MENDOZA: After you've talked to your loved ones or parents about mental health and your own mental health struggles, it can be beneficial to have a plan for how you will take care of yourself afterwards. Think of it as an aftercare plan. You may want to set some time to go for a walk or have a friend to call for a debrief - anything that will help you self-soothe and recuperate.
MEJIA: So to recap, our third takeaway is you scripting to help prepare for your conversation with loved ones if that's something that might be beneficial for you. Be prepared to be met with some resistance when talking to your parents, but don't let that pushback silence you. And lastly, take some time to find out what you need from your loved ones to support your mental health journey. After all is said and done, don't forget about your aftercare plan. This may be one of many conversations with loved ones, so it's important to have a self-care toolkit for when things get too heavy.
MENDOZA: Something our experts also suggested when we asked them for advice is inviting your family on this journey with you. This can involve them accompanying you to your first appointment or vetting therapists that you're considering alongside you.
MEJIA: If you want to invite them, you can say something along the lines of...
MEJIA: Mom, you know, there are things that I want to work on or get to understand better in myself. And I want to speak to somebody about it because I want to heal. And do you want to come with me?
OLAVARRIA: I have been really thinking about going to therapy, but I'm scared to go by myself. You know, and I have a friend who - it's been really good for them, and they're doing really well. And I, you know, feel like I don't want to wait for things to get really bad before I go. And so I'm trying to go early, but I was just wondering if maybe you would go with me.
MENDOZA: We grew up thinking that our parents will never understand us and that they aren't capable of changing their beliefs. But that's totally not true. There's no age limit for growth. And I think they are definitely capable of becoming the best versions of themselves, just like we are.
GUTIERREZ: Inviting your family to therapy with you can be a great way to introduce the process to them. And who knows? Maybe it will lead to you all doing family therapy together or your loved ones going to therapy on their own, like Hilda Mendoza, Isabeth's mom.
HILDA MENDOZA: (Speaking Spanish).
MENDOZA: My mom says that by having honest conversations with our families, we're able to understand each other better and let go of emotional blocks to allow for more harmony. She didn't think therapy was for her at first and didn't know how it worked, but she's been in therapy for more than a year now and continues to see its value.
H MENDOZA: (Speaking Spanish).
MENDOZA: My mom first started therapy after my grandmother's passing when she realized she couldn't cry. She learned in therapy that there's different types of grief, how to identify them and how to process those emotions in order to move forward. Through this process of learning, she was able to understand her own hurt. My mom being in therapy has been a huge help in making our relationship healthier, and it has allowed me to focus on my own healing, so I don't have to worry about hers. She's also become a much warmer person that doesn't run away from feeling.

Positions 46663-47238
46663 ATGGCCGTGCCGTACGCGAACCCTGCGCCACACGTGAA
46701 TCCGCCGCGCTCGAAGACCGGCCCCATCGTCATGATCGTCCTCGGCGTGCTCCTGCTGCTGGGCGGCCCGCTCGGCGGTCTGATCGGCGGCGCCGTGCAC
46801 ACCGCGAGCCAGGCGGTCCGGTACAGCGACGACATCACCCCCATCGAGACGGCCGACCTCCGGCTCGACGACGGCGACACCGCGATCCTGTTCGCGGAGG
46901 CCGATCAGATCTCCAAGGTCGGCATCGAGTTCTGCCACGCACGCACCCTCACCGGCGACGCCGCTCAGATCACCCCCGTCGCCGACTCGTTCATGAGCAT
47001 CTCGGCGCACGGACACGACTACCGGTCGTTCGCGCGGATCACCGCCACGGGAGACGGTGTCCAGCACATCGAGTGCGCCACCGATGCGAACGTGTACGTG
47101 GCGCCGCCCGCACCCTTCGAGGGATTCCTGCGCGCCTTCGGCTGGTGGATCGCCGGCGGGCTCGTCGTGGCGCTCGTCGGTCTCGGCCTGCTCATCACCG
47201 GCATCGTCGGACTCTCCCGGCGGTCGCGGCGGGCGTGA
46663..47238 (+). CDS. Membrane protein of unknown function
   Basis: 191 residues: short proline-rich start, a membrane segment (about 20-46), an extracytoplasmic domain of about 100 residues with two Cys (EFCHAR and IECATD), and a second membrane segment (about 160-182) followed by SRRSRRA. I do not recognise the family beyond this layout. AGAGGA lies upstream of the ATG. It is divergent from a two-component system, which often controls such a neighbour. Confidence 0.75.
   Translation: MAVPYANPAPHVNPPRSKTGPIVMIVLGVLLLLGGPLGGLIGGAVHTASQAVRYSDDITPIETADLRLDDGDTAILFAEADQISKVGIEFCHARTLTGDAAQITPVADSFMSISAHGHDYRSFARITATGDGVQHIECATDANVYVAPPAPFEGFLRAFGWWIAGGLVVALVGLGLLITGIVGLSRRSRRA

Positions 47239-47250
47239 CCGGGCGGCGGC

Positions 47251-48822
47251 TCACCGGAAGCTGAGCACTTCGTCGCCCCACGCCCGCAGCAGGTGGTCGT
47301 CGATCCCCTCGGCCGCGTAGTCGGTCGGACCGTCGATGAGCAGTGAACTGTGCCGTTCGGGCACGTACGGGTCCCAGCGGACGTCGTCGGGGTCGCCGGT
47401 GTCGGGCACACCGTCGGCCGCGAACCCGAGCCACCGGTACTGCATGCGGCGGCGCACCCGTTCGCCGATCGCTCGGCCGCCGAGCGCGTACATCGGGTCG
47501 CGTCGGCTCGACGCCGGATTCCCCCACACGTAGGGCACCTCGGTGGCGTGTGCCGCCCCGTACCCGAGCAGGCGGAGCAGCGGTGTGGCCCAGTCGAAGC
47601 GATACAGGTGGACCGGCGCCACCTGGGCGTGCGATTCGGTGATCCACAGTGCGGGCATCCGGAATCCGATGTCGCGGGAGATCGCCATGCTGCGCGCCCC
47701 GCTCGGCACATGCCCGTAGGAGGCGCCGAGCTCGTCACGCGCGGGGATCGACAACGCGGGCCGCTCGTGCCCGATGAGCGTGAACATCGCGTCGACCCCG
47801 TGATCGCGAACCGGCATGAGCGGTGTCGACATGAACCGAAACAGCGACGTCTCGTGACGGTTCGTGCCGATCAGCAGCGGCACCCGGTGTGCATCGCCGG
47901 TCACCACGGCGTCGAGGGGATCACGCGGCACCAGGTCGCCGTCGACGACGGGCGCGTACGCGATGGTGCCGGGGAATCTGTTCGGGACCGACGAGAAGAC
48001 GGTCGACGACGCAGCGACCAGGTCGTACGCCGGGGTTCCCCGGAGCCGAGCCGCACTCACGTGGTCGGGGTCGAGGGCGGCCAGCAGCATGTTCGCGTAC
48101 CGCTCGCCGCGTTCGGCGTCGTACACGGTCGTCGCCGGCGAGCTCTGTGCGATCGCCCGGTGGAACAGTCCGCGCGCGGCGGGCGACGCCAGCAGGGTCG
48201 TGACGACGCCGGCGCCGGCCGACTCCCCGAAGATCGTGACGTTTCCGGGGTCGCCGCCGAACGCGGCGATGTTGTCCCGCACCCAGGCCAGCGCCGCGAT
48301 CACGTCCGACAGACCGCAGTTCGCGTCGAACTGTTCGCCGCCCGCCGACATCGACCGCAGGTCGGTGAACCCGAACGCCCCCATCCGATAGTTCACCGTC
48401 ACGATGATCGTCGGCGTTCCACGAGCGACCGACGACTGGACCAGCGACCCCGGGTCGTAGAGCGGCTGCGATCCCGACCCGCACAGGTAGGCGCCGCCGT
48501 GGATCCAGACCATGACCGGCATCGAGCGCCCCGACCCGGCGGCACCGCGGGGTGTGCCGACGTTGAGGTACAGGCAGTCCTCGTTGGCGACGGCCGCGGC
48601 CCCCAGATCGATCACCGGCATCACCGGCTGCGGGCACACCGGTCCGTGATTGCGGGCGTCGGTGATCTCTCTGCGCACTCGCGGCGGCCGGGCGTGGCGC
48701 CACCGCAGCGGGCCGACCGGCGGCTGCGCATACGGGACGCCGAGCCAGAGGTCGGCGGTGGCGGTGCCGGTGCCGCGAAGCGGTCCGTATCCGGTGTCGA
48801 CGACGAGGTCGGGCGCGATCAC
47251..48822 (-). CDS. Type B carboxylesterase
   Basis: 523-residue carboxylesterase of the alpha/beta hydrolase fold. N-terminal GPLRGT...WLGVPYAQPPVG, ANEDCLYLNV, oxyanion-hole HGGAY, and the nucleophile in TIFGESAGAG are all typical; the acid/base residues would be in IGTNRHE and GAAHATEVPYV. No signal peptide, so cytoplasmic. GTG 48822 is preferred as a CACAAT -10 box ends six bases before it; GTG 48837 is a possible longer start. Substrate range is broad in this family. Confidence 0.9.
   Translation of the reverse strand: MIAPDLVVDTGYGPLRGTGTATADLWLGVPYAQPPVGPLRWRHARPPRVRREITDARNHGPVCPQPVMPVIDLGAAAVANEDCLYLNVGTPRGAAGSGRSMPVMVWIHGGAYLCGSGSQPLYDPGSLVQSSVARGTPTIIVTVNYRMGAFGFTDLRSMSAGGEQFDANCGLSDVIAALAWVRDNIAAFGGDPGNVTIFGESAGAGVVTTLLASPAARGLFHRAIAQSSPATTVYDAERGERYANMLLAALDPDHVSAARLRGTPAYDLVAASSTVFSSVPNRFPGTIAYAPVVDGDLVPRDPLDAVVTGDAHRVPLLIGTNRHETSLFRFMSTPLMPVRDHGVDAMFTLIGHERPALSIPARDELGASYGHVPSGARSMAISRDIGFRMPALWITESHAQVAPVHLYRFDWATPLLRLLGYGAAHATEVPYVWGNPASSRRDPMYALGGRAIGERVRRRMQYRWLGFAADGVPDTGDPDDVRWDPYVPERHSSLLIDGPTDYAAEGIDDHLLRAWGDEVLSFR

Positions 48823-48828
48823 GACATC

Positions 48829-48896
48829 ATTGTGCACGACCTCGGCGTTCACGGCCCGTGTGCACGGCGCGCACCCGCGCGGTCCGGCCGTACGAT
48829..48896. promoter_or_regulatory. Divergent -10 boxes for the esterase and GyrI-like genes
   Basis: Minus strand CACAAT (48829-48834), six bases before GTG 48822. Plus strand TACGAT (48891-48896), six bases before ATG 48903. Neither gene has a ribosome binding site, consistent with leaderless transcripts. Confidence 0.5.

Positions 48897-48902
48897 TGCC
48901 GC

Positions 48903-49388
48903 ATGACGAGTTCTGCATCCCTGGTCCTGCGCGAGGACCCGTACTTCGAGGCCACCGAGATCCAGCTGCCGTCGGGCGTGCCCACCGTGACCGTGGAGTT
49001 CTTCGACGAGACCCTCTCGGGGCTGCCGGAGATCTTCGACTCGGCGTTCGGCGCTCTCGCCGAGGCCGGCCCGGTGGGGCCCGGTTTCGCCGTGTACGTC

MEJIA: Yes. Shoutout to Mama Hilda. I'm so happy to hear how therapy has helped you have a better relationship with your mom.
MENDOZA: Yeah, and my mom is 62 years old. And look at her.
MEJIA: All right, we've covered a lot of ground. Let's recap these takeaways for talking to your Latinx parents and loved ones about mental health.
MENDOZA: Our first takeaway was start by understanding your own mental health. That can be through journaling, meditation, social media, books or therapy.
MEJIA: The second takeaway was if you want to talk about your mental health with loved ones, take some time to reflect on why. That guiding principle will help you as you navigate these difficult convos with them.
MENDOZA: Third takeaway - have the conversation. Develop a plan through scripting beforehand. Or if you're comfortable enough, just dive right in. Just don't forget to map out how you're going to take care of yourself afterwards.
MEJIA: And remember, through all of this, put yourself and your healing first. And that may or may not include your family. Healing starts by being vulnerable, and that's pretty brave, not selfish.
MENDOZA: Now we want to pass it to you. Have you talked to your Latinx loved ones about mental health or therapy? Share the tips that worked for you by emailing us at firstname.lastname@example.org.
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MEJIA: You can find more episodes like these at npr.org/lifekit. And you can subscribe to our newsletter at npr.org/lifekitnewsletter. And as always, here's a completely random tip.
ASA HASHANI: Hello. My name is Asa Hashani (ph). And if you ever break your eyeshadow, you can add a little, tiny bit of alcohol and just kind of smush it down, and you can make it whole again.
MENDOZA: If you got a tip or story idea, leave us a voicemail at 202-216-9823. Or email us a voice memo at email@example.com.
MEJIA: This episode was produced by Sylvie Douglis. Meghan Keane is the managing producer. And Beth Donovan is the senior editor. Our production team also includes Clare Marie Schneider, Janet Woojeong Lee and Audrey Nguyen. Beck Harlan is our digital and visuals editor.
MENDOZA: Special thanks to all who contributed to this episode - Kayla Zapata Fory, Figgy Baby, Reza Cristian-Moreno, Daniel Olavarria, Natalie Gutierrez and Hilda Mendoza.
MEJIA: I'm Naydeline Mejia.
MENDOZA: And I'm Isabeth Mendoza. Thanks for listening.